Helen, Regulatory Affairs Consultant
I work as a freelance consultant in Regulatory Affairs for pharmaceutical companies. The work is very varied and depends on the client’s needs. Sometimes I work for a set period of time as part of their in-house regulatory team. Other times I will work in my office preparing licence applications for clients, or product licence variations, what ever may be required.
On an office day I will work through my emails and post. I try to do work for European clients in the morning and for US colleagues in the afternoon so that I can call people in the right timezone! I may need to contact the Medicines and Healthcare Regulatory Agency (MHRA) to discuss an ongoing application or begin to prepare a product licence application.
It can be lonely as a freelancer when the work is done remotely from the client although it still entails teamwork between yourself and the client. It is good to work in-house to top up on the interactions as it is easier to exchange information and pleasantries! Those in the pharmaceutical industry are a social bunch. I keep in contact with colleagues and there is a network for independent regulatory consultants.
I’ve have been working as a freelance consultant for over three years.
I’ve been working now in Regulatory Affairs for over 10 years. I started my career in regulatory consultancy working for a specialist contract research organisation working on a variety of products in varying stages of product development. From there I moved to Janssen-Cilag Ltd in the UK office for four years, working on a variety of products, including those for epilepsy and over-the-counter medications. After the birth of my son I wanted to work flexibly and chose to work freelance. I now work about three days a week and haven’t looked back!
I’m always making new connections. When freelancing it’s important to be able to go and say hello to people and ask questions as often companies have different ways of doing the same thing. Social media is a great way of maintaining connections when moving between clients.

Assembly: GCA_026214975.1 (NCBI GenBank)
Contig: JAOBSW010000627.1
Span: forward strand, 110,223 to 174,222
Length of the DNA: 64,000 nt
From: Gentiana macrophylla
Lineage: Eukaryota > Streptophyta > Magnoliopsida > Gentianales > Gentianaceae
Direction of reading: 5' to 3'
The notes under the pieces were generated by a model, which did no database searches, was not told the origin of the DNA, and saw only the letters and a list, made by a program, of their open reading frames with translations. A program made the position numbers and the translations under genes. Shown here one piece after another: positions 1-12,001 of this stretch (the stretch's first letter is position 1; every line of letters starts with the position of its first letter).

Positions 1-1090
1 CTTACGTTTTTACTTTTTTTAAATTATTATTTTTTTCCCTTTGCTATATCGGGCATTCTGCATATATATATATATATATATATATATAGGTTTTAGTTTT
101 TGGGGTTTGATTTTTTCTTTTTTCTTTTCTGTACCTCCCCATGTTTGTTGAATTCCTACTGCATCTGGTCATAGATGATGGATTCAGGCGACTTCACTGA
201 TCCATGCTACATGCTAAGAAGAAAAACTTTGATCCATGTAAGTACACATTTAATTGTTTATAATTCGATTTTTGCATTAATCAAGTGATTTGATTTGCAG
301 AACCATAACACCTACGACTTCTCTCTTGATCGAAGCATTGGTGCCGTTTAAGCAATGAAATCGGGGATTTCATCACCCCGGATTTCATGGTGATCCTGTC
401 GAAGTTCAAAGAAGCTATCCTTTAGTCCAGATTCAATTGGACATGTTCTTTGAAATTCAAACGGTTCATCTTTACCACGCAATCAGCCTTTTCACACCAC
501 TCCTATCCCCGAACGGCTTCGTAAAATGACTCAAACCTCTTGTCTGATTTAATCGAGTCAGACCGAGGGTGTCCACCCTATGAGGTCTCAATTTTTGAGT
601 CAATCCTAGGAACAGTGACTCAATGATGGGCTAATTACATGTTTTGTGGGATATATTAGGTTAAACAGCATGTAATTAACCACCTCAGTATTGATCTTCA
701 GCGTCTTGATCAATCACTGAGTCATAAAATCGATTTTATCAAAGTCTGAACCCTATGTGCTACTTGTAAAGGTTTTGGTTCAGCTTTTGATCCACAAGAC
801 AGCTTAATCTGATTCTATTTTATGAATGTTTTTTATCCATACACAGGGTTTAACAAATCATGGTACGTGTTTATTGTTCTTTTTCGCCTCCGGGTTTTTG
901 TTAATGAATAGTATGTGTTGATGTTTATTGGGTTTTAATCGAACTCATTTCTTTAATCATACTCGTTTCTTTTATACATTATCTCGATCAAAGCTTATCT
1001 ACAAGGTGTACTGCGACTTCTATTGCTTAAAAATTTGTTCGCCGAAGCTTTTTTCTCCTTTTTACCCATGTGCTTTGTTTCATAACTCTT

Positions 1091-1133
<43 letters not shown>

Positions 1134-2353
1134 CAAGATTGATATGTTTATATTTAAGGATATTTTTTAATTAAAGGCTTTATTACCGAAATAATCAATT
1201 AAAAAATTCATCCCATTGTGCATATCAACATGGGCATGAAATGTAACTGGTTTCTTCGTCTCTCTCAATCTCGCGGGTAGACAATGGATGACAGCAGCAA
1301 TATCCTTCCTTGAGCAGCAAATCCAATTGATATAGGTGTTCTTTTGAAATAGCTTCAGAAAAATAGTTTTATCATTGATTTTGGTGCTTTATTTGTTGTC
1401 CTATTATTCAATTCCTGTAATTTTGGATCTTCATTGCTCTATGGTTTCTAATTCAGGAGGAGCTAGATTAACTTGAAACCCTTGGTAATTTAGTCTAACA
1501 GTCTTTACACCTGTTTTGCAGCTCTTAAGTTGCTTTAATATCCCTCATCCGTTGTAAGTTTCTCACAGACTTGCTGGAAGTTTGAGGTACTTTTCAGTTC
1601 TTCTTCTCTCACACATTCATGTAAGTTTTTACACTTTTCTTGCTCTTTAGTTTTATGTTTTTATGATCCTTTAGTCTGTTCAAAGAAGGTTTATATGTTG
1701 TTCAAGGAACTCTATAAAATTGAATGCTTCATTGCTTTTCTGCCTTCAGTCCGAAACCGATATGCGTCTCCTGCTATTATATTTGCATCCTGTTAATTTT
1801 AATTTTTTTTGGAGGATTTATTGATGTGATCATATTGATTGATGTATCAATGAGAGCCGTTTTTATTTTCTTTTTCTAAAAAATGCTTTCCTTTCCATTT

Working on the development of a novel therapy for multiple sclerosis. Alas the clinical results meant that product development stopped before Phase 3, but it was so rewarding working on a therapy that, until that point, had the potential to help patients and my input could help get that product to the patients as swiftly as possible.
It’s always pleasing to see patient information leaflets that you have written being used by patients.
The job (regulatory affairs) looked interesting and it happened to be in the Pharmaceutical Industry.
I had worked as a scientist (doing my PhD) and liked science, but preferred to wear a suit rather than a lab coat. Regulatory Affairs allows me to use my science and logic at a desk job.
I have a BSc in Microbiology and Microbial Technology and a PhD in Biochemistry. I have 10 years’ regulatory experience having worked in roles at the Country, European an Global level.
I found my PhD useful in that it helped me to critique reports quickly and confidently, however, it is not essential. The Industry seems to want new starters with some experience, which can be a Catch 22. Some companies offer placements for Sandwich students – a great way of gaining experience.
What do you want to do? Regulatory Affairs is a truly transferable skill between countries, the skills are the same even if the legislation is different. It’s not unusual for consultants to go back to working for a company or one can continue freelancing, or set up their own consulting business.
Attention to detail and an ability to translate complex points into simple straightforward language. Logic and creativity. Diplomacy –convincing assessors that your point of view is the one to use, convincing clients that there are other options to consider. Self-motivation – if I don’t do the work I don’t get paid!
Go for it! Each company has a different culture and ways of working. The scope of opportunities is great and the variety and rewards are good too.
The outlook. Academia can be very focussed and in-depth, whereas in the pharmaceutical industry one is always aware of the bigger picture.